[00:02:12] Nina also noticed that Steve is developing symptoms that really reminds her of her father who was diagnosed with Parkinson's disease before he passed away. He seems to be shuffling his gait a lot. A couple of times, he almost tripped. But thankfully, he did not have a serious fall that resulted in any broken bones. By the time that Steve and Nina came to see me, I thought that based on Steve's symptoms of the visual hallucinations, as well as neurologic exams does show signs of Parkinson symptoms, I diagnosed steve with what's called Lewy body dementia. 

[00:03:06] Lewy body dementia is actually one of the four common causes of dementia. It gets its name because of an abnormal protein that collectsin the brain called Lewy bodies, which can be seeing under the microscope. And these Lewy bodies can affect tremors, slowness in movement, shuffling and walking. The major difference between Lewy body dementia and Parkinson's dementia is that people with Parkinson's dementia tend to have motor symptoms like trouble walking or a tremor for years before they start having memory problems and hallucinations. For Steve, however, his hallucinations and his Parkinsonian symptoms all seem to happen around the same time within a few months of each other. Because Lewy body dementia is less common than Alzheimer's dementia, it is not as well known, but it can produce very significant problems in one's daily life.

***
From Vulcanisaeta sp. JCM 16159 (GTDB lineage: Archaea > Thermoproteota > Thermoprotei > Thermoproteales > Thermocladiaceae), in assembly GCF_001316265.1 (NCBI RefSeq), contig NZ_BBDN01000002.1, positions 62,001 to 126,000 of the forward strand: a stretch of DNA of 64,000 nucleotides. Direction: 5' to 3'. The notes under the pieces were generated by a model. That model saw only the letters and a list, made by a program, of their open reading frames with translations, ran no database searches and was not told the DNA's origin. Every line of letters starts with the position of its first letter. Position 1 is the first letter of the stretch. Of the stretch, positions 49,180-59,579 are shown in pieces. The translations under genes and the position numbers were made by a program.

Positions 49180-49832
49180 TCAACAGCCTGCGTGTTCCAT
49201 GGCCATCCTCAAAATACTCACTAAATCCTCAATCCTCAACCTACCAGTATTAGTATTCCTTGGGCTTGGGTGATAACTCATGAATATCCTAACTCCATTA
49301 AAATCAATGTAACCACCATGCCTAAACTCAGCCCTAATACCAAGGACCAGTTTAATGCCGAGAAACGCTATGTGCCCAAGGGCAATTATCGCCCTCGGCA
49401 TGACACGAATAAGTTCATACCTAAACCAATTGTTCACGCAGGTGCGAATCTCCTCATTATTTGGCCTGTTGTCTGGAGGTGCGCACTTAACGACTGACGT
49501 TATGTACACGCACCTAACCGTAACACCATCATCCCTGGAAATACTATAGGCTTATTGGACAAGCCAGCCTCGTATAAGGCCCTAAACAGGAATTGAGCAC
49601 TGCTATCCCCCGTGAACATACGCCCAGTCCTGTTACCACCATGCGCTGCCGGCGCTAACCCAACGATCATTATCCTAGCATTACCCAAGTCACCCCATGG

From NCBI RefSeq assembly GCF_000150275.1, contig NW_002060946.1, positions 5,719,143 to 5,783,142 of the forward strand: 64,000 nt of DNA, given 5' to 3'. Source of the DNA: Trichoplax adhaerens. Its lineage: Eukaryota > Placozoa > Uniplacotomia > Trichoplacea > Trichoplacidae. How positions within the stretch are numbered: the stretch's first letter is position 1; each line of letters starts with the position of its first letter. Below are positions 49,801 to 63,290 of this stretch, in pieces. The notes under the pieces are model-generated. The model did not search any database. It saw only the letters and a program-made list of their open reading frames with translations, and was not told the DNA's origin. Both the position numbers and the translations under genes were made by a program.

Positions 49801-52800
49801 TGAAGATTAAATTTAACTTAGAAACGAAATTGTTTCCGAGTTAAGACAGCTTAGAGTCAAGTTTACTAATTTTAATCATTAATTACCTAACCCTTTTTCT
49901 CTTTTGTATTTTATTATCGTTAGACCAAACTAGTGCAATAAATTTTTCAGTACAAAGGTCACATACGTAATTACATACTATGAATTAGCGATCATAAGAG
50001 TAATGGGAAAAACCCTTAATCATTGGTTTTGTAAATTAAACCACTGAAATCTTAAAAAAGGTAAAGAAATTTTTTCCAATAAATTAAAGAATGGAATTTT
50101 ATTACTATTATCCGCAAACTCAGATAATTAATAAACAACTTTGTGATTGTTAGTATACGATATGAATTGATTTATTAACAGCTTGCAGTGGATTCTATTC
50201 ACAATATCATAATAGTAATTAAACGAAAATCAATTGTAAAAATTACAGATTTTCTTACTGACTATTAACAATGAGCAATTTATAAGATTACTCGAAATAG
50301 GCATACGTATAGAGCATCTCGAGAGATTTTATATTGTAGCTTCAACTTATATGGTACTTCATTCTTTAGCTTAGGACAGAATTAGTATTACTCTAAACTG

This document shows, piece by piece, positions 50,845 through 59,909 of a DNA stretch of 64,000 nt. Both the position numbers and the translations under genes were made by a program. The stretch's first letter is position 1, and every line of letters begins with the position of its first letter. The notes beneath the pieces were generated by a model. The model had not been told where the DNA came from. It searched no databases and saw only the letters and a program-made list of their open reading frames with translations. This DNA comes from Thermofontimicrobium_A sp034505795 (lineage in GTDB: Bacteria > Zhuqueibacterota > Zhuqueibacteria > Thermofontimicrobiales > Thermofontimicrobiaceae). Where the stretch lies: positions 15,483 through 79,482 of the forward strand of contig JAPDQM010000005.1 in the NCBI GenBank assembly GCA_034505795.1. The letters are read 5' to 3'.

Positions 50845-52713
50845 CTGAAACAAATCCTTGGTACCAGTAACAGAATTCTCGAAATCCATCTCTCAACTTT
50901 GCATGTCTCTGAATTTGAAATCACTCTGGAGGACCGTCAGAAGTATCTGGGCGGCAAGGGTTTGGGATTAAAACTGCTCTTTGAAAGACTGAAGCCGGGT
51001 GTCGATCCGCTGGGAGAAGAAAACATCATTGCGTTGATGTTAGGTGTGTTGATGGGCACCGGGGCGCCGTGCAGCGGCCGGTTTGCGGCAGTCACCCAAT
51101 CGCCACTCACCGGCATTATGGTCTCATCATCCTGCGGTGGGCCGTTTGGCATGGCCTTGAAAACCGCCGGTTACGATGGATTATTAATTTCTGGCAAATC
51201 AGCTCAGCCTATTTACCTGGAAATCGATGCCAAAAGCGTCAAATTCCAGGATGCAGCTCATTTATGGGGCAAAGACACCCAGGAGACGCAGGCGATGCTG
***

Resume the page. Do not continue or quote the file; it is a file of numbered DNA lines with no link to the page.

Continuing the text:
[00:04:23] In Steve's case, Nina mentioned that she was noticing that he was having driving problems . Steve has always been a very safe driver. He has never really had any accident. But more recently, she has noticed that his car has some bumps and scrapes on the car . And when she asked Steve about these bumps and scrapes, Steve cannot remember what happened. When Nina drove with him as a passenger, she noticed that he was shifting lanes very quickly without turning on his car signals and seem to tailgate people, even though they were not in a rush to go somewhere.